posted on Mar, 25 2014 @ 06:30 AM
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All this hoopla because an atheist group was offended? This is what is wrong with America.
edit on 25-3-2014 by BlastedCaddy because: To much D


+18 more 
posted on Mar, 25 2014 @ 06:39 AM
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That's no more a threat than "Food gives me energy". I myself don't know if there is a God, but I'm not offended by anyone's show of Faith and in my opinion, some core values are being upheld better by those who do believe. It seems there is a movement to get God out of everything and hide religion under the rug. The Atheists are trying to deny believers the religious freedom they themselves enjoy so loudly.


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posted on Mar, 25 2014 @ 06:41 AM
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Last time I checked the USA had the 1st Amendment so as far as I'm concerned he could of posted heil Hitler or I love the KKK or Allah Akbar or I love Twinkies.

If people don't like the tweets? Then don't vote him in office next election. Simple as that.



posted on Mar, 25 2014 @ 06:41 AM
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reply to post by FlyersFan
 


Jesus wept. From laughter.

Anywho, I think the Dems would be thrilled if Scott Walker were handed the nomination in '016, he'd be one of the easiest to defeat. The atheist organization, on the other hand, has to lighten up and "come back" with another bible verse in response. This would make as much news while not portraying themselves as so touchy. I'll be surprised if Walker is elected governor again, which will knock out his presidential bid before it starts.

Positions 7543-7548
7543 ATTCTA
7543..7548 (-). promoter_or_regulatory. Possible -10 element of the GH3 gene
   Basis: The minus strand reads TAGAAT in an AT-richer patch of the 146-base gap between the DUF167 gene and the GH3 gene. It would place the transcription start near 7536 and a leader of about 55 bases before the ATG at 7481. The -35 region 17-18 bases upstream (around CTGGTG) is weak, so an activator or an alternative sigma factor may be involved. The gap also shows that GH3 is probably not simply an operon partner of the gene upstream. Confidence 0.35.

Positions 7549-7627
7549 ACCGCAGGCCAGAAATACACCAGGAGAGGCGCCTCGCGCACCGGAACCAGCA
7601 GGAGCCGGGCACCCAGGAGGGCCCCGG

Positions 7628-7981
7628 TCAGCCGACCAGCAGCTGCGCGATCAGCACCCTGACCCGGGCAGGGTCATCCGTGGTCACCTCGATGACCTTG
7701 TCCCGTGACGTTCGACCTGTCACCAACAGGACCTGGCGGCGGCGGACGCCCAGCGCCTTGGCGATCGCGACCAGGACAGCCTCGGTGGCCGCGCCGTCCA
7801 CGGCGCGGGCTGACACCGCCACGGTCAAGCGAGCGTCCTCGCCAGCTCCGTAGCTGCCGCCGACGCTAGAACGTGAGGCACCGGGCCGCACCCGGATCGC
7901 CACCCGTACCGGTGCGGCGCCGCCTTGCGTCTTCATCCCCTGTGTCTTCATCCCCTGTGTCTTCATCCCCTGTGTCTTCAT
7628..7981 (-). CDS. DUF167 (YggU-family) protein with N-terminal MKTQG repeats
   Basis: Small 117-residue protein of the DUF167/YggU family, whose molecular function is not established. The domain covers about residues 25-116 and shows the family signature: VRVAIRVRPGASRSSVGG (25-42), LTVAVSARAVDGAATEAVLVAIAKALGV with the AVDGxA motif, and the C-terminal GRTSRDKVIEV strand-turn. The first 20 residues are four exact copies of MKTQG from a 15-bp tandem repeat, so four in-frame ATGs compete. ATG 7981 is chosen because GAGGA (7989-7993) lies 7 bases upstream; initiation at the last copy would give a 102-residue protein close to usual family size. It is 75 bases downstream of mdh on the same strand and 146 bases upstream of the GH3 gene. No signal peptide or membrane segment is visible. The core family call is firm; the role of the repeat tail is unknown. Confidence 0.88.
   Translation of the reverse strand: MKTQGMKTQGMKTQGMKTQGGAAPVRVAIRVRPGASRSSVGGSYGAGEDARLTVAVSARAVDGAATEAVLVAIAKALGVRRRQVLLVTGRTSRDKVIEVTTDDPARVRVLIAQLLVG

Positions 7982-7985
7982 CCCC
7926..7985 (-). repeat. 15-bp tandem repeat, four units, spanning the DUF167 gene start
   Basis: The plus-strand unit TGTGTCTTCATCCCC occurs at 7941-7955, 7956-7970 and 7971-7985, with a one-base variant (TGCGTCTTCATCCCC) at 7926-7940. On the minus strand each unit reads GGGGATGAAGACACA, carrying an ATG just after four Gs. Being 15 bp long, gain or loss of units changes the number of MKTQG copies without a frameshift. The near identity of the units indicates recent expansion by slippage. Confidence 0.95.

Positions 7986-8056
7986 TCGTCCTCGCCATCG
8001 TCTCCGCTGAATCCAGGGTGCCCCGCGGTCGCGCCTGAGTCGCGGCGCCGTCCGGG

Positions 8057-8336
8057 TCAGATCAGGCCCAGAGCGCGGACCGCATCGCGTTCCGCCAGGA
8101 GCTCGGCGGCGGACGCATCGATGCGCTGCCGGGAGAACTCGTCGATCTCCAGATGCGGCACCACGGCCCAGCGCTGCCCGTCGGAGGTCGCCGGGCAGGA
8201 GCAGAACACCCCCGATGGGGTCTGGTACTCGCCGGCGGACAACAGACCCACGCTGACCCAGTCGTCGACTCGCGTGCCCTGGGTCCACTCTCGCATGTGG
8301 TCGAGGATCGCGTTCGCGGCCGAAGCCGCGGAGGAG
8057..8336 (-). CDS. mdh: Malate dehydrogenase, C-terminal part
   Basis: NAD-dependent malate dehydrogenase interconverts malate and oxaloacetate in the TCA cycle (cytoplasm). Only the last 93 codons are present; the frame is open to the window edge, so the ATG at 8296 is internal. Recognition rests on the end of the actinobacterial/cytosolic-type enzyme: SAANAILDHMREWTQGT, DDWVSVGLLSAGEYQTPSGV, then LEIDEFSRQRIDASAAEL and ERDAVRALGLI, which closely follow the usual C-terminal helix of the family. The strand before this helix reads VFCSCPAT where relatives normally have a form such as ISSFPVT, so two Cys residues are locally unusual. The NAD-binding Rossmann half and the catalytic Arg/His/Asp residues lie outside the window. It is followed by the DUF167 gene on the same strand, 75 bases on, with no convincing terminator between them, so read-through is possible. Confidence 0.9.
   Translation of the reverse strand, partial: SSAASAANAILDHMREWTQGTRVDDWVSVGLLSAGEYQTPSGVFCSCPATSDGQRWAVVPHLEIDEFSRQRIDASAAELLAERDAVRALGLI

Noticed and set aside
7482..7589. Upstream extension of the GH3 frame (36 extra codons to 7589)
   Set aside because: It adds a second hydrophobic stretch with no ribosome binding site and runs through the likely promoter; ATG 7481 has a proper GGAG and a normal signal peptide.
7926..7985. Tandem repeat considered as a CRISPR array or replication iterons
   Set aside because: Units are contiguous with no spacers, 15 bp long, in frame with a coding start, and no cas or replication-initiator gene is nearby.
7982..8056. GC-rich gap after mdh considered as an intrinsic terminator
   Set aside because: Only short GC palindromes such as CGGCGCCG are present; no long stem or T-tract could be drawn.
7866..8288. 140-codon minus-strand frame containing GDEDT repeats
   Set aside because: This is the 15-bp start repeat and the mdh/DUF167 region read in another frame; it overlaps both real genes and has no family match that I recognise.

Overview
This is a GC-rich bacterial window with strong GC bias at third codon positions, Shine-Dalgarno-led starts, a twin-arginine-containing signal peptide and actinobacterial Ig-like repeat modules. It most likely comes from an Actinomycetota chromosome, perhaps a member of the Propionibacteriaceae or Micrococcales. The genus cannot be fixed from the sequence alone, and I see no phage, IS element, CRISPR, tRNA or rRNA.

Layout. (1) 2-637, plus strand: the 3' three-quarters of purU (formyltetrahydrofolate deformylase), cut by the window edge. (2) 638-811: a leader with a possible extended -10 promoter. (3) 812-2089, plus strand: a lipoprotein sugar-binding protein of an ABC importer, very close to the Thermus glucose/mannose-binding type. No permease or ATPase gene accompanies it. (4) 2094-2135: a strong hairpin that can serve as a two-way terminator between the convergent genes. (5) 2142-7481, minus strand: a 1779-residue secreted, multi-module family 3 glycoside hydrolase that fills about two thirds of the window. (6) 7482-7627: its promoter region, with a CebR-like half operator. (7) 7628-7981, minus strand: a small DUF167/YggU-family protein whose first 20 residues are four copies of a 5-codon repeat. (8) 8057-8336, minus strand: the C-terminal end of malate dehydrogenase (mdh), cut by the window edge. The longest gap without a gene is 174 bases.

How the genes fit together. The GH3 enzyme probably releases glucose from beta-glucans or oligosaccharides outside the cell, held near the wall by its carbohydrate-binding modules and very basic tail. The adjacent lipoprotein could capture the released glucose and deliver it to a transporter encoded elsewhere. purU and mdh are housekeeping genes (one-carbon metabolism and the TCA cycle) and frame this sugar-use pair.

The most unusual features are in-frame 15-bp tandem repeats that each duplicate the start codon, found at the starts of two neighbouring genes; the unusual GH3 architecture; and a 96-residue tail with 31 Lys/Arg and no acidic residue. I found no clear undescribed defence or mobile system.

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posted on Mar, 25 2014 @ 06:42 AM
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I'm sorry, but how is that quote even remotely offensive?

Its no different than saying because Batman did it, so can I. Man, the atheists need to take a chill pill and calm down lol. They are acting as stupid as these Asian people who called me racist once because I couldn't find a sale item from the latest catalogue for them to buy.



posted on Mar, 25 2014 @ 06:42 AM
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reply to post by FlyersFan
 


Its not a constitutional problem.


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posted on Mar, 25 2014 @ 06:44 AM
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crazyewok
Last time I checked the USA had the 1st Amendment so as far as I'm concerned he could of posted heil Hitler or I love the KKK or Allah Akbar or I love Twinkies.

If people don't like the tweets? Then don't vote him in office next election. Simple as that.


That is it in a nutshell!

The 1st Amendment protects freedom of expression.